Even without an "M" to start them off.

    Bookmark   October 12, 2004 at 7:17PM
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Thank you everyone for answering! I didn't mean to appear stupid, but as I was sitting with pen in hand, It dawned on me that I wasn't exactly sure how to fill it out.

    Bookmark   October 12, 2004 at 7:58PM
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Mollieann, you didn't appear stupid. And in fact, you aren't the first to ask about the "M" and won't be the last.

    Bookmark   October 15, 2004 at 4:19PM
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I hate the M thing also. We just picked out the invitations and I substituted Name_____ instead of the M. Tho I really like Gellchom's suggestion of the plain card...

    Bookmark   October 18, 2004 at 1:09AM
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spewey, you might return the response card WITH your note, if you think there's any chance the bride will be keeping the entire stack in a tidy little packet so she can thumb through them to be sure she's heard from everyone.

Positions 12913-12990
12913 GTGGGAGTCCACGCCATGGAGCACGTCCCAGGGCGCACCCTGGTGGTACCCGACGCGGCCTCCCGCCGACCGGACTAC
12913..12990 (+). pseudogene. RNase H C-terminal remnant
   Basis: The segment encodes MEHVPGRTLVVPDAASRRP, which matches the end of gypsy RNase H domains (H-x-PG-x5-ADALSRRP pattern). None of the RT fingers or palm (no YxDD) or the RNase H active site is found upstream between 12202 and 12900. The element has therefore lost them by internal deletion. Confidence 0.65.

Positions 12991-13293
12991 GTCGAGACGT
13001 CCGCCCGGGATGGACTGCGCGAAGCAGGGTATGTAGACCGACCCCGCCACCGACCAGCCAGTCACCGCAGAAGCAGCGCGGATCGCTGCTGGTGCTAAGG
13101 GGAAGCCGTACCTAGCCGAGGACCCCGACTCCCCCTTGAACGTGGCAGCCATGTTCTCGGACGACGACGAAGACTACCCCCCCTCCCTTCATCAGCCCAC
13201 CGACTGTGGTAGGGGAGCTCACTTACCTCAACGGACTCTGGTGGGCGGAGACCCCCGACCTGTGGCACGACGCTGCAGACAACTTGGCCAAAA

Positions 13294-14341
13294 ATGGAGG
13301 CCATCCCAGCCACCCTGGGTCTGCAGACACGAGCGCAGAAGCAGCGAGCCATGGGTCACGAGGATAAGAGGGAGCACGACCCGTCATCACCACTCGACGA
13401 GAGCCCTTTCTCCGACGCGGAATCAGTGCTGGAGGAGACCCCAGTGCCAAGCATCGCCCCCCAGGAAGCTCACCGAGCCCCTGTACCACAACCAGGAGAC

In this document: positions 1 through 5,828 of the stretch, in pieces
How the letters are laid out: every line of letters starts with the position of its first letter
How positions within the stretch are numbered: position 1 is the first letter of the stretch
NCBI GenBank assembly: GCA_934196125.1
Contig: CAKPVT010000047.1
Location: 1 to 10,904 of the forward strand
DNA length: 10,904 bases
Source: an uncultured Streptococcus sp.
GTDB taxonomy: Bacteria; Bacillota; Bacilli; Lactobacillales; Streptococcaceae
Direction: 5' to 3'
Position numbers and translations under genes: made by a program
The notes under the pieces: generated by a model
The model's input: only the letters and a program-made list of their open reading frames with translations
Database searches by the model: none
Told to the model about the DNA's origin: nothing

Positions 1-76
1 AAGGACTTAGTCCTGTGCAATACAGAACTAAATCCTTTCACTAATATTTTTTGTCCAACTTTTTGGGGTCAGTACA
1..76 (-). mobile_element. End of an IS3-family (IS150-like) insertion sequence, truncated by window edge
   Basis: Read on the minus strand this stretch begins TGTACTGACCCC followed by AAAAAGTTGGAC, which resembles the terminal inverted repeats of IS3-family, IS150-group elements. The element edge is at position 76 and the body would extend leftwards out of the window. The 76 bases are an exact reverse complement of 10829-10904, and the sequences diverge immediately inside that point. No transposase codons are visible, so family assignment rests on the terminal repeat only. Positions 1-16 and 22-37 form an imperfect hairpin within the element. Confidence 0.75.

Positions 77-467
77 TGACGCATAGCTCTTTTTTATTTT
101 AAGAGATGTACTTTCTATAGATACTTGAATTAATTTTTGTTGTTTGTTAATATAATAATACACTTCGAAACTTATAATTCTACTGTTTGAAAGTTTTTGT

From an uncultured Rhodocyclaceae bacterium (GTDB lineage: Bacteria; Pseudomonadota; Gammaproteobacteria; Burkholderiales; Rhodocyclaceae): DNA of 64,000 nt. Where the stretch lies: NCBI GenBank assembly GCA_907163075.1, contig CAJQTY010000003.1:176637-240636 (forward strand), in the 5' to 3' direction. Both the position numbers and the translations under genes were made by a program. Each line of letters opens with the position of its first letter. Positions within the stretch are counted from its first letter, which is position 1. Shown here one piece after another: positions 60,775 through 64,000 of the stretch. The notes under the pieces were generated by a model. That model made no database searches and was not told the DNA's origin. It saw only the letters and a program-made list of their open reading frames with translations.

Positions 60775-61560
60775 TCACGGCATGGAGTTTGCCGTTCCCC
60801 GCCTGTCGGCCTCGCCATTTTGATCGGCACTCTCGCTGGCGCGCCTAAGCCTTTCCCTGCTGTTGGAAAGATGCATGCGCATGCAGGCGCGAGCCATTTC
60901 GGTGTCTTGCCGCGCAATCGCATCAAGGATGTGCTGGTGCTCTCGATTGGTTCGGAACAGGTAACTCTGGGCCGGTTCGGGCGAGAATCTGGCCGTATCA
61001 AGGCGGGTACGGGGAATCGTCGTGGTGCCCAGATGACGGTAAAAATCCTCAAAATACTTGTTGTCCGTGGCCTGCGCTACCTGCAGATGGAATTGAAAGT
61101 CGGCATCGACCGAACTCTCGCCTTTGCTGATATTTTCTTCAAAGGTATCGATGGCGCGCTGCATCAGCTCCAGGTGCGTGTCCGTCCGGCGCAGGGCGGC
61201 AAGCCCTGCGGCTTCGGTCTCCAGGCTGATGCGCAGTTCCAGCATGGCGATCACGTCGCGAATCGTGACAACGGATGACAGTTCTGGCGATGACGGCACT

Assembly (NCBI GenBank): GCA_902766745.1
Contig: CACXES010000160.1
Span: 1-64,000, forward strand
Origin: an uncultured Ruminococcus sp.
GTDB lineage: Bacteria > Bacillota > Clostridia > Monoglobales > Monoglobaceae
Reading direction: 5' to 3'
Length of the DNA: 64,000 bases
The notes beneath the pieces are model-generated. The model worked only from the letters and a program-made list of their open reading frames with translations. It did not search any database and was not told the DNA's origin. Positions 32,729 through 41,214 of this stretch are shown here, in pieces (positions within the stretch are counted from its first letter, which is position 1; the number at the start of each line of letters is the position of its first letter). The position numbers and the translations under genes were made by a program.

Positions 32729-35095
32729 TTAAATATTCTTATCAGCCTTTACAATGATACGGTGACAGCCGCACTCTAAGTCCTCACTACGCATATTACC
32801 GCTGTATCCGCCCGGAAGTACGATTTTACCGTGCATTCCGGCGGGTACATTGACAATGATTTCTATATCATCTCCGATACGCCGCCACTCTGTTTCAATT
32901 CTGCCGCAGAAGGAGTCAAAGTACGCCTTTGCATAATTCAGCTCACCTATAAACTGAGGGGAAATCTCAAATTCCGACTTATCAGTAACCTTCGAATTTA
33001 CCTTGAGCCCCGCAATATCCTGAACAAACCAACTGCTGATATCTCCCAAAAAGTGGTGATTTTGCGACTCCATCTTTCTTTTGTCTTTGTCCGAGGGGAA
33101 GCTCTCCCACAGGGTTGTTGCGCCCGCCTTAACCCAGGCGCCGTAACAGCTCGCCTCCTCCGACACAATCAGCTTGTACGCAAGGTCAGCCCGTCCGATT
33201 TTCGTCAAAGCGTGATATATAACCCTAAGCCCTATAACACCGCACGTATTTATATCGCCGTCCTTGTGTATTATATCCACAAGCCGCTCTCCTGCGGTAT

one thing "forms" do is give the handlers an efficient way to process them.

    Bookmark   October 18, 2004 at 11:24AM
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What do you fill in when the husband is attending and the
wife is not? The invitation is addressed to both.

    Bookmark   April 11, 2011 at 12:42AM
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You simply write a note to that effect. I would turn the card over and write:

"Dear Petunia and Cuthbert,
Unfortunately I will be unable to attend, but Thurgood is looking forward to celebrating with you. Congratulations to both of you!

    Bookmark   April 11, 2011 at 1:07AM
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You fill in "Mr. John Doe ...".

Usually, after that line, there is also a blank space to say the number attending. Put 1 there.

You can also include a note as gellchom said. That's courtesy. (Gellchom - love your choice of names!!!)

    Bookmark   April 11, 2011 at 12:12PM
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I want to fill out a wedding response card but I've never seen this type of card. The first line is a blank line with "Exclamation!" underneath the line. What does this mean and can you give me any suggestions to write in this area?